Hulu premiered the first season of the edgy comedy “Woke” on Sept. 9 in which audiences watch the journey of a cartoonist becoming woke, hence the name.
The show stars Lamorne Morris as the main character, Keef Knight, who is more well known for his role as Winston from the FOX comedy “New Girl.” Blake Anderson, best known for his role on “Workaholics,” plays alongside Morris as Knight’s friend Gunther.
Viewers are introduced to Knight as a black cartoonist in San Francisco who is on the verge of gaining mainstream success with his comic strip “Toast and Butter.” However, he is misidentified as a mugging suspect by the cops, leading to him being tackled. Knight is left with the strange ability to talk to objects and gains a new point of view on what it means to be black in America.
Knight, with a new perspective on life, sets out to revamp his career by spreading his new message after a “woke” meltdown. He ends up fist fighting a cardboard cutout of Toast in front of an audience of his fans.
Other stars include T. Murph as Knight’s friend and roommate, Clovis along with Sasheer Zamata, best known for her role in “The Weekend,” as a journalist named Ayana.
“Woke” was created by Keith Knight to bring to the viewer’s attention what it means to be black in America. While the show has a heavy subject matter, it is balanced with many comedic elements throughout.
The first season included eight episodes with a solid storyline showing Knight’s journey of becoming a woke member of society with wacky antics along the way — most of them self-inflicted that make for some cringey scenes, but nonetheless fun episodes.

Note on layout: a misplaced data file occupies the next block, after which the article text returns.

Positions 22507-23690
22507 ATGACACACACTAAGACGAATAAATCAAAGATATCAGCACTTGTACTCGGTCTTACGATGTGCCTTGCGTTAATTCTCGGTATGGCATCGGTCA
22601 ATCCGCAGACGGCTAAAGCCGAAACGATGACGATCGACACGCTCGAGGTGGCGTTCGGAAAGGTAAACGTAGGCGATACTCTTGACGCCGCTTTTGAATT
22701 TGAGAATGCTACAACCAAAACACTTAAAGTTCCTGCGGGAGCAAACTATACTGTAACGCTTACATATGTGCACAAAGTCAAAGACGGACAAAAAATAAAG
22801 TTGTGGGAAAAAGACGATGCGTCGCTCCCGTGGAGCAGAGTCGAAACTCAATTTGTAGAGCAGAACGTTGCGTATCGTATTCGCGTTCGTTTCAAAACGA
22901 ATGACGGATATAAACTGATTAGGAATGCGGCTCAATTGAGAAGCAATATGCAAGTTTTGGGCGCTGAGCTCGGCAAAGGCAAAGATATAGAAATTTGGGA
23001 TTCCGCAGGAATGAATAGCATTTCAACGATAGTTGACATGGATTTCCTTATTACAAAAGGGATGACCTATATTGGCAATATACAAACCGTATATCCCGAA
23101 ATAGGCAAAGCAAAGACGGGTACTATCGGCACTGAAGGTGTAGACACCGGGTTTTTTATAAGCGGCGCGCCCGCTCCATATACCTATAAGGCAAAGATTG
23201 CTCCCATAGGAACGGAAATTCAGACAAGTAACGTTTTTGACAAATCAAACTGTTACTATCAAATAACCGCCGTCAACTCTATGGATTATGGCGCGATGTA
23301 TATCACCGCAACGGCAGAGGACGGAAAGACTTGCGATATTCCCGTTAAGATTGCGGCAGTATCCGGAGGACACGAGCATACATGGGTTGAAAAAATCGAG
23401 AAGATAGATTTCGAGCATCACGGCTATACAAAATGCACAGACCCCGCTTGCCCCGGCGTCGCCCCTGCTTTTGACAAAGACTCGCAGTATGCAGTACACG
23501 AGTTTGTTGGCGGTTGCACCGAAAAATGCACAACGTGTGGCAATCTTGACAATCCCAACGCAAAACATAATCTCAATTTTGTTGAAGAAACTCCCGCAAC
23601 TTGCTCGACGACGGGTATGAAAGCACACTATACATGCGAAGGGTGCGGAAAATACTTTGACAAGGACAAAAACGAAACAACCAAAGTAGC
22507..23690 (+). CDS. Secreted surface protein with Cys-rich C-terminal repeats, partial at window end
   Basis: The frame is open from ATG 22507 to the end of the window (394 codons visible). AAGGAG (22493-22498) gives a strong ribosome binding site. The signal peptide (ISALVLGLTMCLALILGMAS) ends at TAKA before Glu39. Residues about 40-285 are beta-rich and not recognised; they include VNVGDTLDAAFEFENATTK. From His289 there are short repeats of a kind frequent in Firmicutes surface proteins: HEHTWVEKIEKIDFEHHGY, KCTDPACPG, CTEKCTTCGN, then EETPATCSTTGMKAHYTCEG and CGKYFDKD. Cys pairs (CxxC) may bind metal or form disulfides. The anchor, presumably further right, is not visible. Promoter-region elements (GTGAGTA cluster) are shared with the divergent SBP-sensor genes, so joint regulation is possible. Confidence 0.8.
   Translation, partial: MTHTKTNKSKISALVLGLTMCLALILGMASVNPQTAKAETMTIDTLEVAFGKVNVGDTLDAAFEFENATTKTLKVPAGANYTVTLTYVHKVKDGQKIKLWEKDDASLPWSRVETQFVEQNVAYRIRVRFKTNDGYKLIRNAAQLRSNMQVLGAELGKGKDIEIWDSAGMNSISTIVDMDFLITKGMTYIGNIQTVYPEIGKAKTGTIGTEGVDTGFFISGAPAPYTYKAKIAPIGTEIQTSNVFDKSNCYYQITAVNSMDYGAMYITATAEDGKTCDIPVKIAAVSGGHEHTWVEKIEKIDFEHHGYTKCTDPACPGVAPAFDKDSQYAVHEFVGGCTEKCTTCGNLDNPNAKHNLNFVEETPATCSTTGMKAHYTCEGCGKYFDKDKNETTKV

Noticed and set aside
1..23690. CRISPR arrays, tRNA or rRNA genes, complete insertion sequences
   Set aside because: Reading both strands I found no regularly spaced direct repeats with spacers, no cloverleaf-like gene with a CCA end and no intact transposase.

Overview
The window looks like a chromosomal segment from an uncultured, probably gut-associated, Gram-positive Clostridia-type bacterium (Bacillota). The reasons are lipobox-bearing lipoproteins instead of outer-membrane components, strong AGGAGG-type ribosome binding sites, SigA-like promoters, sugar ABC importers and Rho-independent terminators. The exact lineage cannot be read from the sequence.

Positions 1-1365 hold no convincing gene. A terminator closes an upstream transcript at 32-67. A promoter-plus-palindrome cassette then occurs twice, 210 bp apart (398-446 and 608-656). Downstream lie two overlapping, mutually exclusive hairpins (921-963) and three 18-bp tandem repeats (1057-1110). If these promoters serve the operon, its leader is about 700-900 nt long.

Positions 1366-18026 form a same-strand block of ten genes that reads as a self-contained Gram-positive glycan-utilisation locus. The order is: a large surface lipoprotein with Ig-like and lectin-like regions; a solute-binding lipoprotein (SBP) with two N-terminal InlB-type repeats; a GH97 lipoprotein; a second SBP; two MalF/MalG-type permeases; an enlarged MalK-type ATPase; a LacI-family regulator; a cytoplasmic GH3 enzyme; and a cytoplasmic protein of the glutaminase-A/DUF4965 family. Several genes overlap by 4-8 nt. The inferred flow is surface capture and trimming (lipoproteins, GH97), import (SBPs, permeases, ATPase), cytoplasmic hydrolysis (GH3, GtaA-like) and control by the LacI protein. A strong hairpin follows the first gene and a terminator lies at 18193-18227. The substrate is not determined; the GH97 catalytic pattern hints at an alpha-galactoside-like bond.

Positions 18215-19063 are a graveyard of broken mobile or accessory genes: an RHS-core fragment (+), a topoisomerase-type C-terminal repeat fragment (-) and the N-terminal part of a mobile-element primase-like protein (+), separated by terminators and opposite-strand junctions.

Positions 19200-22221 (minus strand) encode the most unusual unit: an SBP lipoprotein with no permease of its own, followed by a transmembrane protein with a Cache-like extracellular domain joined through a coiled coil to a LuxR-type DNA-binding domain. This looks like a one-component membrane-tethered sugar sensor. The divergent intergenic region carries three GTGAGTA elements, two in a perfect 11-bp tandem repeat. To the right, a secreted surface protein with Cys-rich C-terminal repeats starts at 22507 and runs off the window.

The show brings to life a different perspective on race, leaving audiences who are not regularly exposed to racial injustices to open their eyes and see the more subtle injustices throughout their daily lives.
Knight left viewers shocked but ultimately better prepared to notice injustices, which was his intent.
Audiences will be excited for more big series from Hulu after watching “Woke” because of its incredible all-star cast. The actors did a tremendous job going outside of their comfort zones for many episodes throughout the first season.
Although, while the eight episodes were enjoyable, it didn’t quite feel like enough. Once the season ends, audiences are left wanting to experience the journey longer. However the final episode set the stage for what should be a thrilling second season, where audiences will be binging on their couches. Hopefully the writers can bring more great episodes and edgy comedy with it.
Nicholas Mancuso is a junior majoring in broadcast journalism. To contact, his email is firstname.lastname@example.org